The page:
We are all connected.
The need for consumers to sustain a permanent connection has been driven by a deep-seated need, fueled by peers, the furor of social media, and just simply by a trend to have immediate access to anything, anytime, anywhere. The technology supporting this trend has kept up with its ever-evolving pace and is only guilty of stumbling on occasions. Nevertheless, the availability of Wi-Fi in bars, shops, restaurants, and so on, along with favorable data packages offered by both fixed and cellular providers, have allowed us all to sustain that all-important “IP-fix.” In fact, most (if not all) Mobile Network Operators (MNOs) and Mobile Virtual Network Operators (MVNOs), along with multiple Telecommunication Service Providers (TSPs) and Internet Service Providers (ISPs), have provided their consumer-base with multiple opportunities to remain connected to the wider area network, or the Internet as it is commonly known.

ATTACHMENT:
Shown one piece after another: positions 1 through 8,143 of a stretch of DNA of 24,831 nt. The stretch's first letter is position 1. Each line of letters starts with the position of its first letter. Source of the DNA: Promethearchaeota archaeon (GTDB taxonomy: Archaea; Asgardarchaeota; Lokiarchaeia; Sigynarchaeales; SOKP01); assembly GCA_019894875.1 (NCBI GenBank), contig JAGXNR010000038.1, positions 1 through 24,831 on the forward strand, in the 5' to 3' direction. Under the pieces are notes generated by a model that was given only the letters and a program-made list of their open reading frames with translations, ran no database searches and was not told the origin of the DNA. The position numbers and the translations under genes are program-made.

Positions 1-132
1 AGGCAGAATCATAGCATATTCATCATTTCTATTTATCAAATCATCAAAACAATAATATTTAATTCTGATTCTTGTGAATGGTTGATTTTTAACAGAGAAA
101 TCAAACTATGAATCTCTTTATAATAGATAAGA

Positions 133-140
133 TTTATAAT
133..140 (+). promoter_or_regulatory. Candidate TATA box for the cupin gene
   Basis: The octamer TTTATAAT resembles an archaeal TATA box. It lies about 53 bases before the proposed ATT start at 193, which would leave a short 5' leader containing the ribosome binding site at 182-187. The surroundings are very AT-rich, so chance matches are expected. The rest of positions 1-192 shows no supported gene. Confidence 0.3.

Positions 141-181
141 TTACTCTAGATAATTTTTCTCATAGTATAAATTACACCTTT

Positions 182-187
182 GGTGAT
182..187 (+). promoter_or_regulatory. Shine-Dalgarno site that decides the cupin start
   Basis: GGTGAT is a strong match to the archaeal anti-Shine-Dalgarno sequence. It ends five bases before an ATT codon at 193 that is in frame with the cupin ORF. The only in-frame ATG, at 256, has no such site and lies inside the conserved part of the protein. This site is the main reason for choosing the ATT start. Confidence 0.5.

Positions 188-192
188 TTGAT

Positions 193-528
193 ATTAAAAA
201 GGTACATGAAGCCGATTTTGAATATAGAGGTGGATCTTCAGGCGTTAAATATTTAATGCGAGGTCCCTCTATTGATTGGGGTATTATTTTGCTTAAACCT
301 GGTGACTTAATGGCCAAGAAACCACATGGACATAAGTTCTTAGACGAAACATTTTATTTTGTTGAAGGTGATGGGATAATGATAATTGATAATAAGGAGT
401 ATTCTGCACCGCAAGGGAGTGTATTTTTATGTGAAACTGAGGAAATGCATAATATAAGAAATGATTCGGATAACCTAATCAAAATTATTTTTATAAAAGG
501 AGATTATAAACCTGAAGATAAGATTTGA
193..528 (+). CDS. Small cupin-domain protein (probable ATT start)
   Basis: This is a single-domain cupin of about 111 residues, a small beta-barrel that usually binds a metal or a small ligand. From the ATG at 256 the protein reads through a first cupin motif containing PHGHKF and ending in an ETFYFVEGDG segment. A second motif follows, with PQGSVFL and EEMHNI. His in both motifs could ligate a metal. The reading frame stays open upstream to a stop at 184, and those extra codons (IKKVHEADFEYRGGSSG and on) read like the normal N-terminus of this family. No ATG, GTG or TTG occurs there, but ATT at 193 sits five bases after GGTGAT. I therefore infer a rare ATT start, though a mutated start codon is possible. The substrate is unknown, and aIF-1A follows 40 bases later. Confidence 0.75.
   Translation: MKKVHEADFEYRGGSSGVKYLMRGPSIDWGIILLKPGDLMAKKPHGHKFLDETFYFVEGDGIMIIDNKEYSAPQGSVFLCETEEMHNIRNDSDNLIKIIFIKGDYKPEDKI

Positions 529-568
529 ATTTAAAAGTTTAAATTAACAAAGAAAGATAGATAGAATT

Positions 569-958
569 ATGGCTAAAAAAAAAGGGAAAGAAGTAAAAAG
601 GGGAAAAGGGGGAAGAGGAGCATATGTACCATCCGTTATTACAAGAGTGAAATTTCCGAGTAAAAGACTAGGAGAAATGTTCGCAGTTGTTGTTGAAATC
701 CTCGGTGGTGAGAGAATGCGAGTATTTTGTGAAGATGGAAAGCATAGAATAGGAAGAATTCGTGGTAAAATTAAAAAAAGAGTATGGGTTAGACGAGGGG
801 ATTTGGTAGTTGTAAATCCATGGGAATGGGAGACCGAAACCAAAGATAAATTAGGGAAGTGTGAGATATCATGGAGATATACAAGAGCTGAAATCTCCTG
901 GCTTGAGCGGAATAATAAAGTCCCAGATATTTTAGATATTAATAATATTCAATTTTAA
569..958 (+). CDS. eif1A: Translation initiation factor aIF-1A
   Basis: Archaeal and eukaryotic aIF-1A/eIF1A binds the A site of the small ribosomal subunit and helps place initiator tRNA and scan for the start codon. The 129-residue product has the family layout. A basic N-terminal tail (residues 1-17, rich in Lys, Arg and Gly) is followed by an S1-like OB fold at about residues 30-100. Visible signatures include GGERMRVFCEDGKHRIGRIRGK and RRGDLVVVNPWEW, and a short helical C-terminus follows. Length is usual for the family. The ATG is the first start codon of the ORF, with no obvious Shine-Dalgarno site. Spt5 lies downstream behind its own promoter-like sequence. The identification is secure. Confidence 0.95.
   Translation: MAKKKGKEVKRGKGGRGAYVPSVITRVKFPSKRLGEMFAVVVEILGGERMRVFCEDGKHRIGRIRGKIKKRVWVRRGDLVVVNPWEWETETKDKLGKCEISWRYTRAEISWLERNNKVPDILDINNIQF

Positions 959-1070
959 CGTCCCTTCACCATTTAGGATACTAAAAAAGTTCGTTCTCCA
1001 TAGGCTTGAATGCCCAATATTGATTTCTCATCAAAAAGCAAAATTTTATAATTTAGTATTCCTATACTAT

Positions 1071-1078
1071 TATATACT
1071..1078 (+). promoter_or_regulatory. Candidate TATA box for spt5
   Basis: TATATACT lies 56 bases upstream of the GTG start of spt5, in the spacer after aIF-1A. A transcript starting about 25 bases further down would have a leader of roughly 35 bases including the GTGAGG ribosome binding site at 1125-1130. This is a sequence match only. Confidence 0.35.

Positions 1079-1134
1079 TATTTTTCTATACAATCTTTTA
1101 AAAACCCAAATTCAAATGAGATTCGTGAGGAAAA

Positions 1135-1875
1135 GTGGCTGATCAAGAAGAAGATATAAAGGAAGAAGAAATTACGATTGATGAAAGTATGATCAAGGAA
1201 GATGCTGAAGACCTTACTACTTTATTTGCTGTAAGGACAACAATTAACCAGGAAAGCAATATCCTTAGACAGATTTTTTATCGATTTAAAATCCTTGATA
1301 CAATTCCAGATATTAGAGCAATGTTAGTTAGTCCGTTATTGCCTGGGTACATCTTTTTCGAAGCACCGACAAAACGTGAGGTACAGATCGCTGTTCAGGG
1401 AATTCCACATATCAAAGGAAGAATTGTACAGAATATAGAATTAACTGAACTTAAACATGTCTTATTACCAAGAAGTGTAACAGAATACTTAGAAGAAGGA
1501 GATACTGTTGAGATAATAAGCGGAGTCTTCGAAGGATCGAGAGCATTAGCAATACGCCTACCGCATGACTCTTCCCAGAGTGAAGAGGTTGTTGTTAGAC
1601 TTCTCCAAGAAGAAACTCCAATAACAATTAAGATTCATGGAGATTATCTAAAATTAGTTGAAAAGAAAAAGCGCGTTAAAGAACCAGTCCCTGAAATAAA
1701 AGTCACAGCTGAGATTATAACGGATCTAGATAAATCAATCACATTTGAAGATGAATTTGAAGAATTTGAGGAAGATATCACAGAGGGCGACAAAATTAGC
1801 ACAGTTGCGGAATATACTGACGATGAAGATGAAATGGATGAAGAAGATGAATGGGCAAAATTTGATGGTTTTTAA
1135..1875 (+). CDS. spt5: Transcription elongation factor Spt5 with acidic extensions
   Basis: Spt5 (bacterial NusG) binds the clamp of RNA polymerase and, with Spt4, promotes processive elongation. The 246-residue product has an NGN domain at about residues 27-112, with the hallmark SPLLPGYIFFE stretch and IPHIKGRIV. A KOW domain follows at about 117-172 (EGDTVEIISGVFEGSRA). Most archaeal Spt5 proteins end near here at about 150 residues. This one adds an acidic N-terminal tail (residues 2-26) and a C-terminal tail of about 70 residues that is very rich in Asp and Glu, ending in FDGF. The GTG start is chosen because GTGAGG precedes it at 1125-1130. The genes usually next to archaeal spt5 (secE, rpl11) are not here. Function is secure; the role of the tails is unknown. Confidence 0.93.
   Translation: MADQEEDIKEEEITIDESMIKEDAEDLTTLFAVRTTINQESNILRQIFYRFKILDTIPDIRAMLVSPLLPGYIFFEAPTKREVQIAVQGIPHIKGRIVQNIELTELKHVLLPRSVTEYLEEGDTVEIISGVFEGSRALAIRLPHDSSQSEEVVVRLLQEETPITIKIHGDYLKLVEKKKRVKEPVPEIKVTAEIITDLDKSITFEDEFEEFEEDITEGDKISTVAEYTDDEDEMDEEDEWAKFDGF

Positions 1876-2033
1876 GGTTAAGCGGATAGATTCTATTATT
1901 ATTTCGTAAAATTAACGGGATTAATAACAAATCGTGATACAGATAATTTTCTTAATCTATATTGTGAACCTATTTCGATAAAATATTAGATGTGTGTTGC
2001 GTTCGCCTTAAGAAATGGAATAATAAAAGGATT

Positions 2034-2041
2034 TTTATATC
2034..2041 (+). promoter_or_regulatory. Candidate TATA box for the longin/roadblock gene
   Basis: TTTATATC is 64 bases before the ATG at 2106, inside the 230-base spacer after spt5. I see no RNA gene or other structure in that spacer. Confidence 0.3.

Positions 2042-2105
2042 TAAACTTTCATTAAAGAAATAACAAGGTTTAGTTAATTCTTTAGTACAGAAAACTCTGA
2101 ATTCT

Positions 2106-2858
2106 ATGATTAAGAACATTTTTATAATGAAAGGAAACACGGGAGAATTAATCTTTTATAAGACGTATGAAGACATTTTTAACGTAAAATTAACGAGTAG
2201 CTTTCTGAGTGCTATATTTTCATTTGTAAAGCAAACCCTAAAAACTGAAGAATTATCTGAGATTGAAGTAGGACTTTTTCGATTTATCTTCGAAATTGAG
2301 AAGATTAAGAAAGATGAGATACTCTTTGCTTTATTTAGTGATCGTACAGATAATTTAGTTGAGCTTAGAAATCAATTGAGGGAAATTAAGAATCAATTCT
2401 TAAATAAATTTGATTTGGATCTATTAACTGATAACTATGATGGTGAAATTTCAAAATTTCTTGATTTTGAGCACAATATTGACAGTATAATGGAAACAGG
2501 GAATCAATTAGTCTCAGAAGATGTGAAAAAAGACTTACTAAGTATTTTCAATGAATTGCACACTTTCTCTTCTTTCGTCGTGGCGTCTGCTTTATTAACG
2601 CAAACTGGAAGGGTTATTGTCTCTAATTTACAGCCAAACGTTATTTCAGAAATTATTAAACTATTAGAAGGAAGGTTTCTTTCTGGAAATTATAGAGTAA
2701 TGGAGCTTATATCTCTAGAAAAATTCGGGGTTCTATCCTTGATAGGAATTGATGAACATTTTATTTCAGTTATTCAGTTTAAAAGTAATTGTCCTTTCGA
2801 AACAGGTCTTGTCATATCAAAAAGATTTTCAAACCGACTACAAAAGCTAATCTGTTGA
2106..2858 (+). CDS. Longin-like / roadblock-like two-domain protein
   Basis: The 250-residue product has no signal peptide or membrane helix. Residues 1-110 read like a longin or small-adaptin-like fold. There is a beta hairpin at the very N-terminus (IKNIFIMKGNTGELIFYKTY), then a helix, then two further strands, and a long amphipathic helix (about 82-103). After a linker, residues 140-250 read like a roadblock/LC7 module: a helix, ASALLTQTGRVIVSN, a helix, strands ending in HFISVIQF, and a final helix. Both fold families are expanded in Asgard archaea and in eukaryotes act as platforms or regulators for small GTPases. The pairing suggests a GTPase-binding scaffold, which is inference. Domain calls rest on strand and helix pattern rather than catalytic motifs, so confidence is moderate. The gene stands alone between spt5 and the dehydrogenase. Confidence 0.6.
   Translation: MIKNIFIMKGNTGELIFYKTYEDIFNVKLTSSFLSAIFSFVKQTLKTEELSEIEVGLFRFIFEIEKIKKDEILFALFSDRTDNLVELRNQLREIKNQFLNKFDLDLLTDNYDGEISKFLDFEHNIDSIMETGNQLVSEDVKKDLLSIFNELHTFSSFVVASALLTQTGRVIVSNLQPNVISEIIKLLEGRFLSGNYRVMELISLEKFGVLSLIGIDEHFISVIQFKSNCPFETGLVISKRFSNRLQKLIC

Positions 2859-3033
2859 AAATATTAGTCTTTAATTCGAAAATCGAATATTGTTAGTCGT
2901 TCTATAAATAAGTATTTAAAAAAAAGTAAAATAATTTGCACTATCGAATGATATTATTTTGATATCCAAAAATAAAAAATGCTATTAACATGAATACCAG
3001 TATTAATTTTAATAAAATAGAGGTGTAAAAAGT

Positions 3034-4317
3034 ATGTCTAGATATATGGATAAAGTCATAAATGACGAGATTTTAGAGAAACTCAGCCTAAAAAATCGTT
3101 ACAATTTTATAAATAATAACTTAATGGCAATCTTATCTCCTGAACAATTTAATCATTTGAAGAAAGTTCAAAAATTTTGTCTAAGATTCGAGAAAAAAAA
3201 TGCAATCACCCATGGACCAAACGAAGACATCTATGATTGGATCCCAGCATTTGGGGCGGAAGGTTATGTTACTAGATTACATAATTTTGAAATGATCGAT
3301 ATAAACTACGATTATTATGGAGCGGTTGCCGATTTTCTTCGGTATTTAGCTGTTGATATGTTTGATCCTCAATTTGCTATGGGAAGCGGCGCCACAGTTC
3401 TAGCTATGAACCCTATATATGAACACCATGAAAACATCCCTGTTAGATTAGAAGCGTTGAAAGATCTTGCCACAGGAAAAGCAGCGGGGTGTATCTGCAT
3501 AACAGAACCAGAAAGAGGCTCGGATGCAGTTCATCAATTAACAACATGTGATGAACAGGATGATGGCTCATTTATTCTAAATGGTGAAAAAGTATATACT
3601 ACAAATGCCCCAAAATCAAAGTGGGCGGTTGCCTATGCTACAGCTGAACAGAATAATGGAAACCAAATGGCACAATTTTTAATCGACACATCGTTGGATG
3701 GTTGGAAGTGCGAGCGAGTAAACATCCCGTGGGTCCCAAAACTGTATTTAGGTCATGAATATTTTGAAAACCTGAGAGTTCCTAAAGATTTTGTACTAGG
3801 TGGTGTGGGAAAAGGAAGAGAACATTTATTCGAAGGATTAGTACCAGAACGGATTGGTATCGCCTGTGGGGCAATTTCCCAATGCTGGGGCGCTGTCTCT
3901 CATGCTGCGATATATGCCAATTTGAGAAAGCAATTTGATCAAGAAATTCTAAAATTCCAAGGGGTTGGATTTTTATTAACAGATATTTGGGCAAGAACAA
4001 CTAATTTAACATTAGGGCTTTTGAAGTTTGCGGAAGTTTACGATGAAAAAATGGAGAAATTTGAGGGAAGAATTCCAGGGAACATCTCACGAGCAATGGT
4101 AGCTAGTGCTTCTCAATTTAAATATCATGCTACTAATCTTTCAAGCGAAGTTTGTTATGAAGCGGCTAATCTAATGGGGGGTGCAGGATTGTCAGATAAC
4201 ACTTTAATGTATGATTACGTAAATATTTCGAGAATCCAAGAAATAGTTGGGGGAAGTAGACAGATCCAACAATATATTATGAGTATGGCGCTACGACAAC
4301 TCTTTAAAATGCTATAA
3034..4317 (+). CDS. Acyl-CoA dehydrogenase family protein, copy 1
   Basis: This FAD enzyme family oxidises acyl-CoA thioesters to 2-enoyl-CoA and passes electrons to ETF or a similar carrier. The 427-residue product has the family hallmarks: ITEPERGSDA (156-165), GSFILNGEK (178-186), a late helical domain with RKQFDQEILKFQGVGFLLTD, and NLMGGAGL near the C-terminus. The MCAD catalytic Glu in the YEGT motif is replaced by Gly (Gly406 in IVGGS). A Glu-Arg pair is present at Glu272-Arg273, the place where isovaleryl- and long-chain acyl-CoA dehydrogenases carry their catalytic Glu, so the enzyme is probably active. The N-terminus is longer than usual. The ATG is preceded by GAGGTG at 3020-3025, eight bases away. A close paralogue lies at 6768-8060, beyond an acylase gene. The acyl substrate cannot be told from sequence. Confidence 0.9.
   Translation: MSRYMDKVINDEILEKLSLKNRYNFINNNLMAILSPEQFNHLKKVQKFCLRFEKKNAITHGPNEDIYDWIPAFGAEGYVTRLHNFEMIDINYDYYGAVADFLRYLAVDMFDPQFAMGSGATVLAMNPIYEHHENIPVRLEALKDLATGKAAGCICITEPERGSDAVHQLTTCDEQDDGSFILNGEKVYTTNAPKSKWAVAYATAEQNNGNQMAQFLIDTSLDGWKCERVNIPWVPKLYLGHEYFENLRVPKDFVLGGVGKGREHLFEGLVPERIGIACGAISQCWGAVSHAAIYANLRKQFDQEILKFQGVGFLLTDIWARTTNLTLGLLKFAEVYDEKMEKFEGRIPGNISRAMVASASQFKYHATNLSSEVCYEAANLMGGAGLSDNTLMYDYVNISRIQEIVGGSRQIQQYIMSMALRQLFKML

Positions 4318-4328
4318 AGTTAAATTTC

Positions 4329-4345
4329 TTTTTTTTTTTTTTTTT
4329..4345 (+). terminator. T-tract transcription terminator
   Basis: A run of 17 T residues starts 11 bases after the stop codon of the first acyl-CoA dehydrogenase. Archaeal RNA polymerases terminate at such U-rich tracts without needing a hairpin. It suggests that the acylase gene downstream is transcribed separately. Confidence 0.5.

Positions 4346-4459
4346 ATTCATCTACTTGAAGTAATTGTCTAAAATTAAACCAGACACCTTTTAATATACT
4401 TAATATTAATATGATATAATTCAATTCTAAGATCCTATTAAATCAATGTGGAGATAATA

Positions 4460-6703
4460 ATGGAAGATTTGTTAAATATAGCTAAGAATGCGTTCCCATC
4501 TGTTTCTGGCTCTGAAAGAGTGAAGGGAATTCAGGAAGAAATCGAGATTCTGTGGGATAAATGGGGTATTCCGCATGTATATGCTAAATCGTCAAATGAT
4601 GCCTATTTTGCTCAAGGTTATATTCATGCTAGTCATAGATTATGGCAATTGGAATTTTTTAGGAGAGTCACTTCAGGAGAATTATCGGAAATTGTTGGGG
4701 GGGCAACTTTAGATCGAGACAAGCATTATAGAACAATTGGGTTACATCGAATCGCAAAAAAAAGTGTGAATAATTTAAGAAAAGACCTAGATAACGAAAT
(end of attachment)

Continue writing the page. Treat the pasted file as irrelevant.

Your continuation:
The Lawnmower Man Effect (LME) represents the consumer's ability to traverse digital systems across the globe, all captained from their personal area networking space utilizing pervasive WAN technologies.(Dean Anthony Gratton)
So, we have penned the Lawnmower Man Effect (LME) as a definition; a term that classifies the ability afforded to a new generation of consumers who seek to have a permanent connection to anything, anytime, anywhere. A generation of consumers who are equipped with numerous electronic devices, which have an inherent ability to connect. In Figure 4.1 we further conceptualize the LME supposition that we, as individuals, have this unique ability to cross the globe virtually, in an instant. The term is derived from the 1992 film starring Jeff Fahey and Pierce Brosnan, The Lawnmower Man. In the film, we witness Brosnan conducting numerous experiments on Fahey using virtual reality in an attempt to increase his intelligence, but, of course, this is not the focus of our definition here.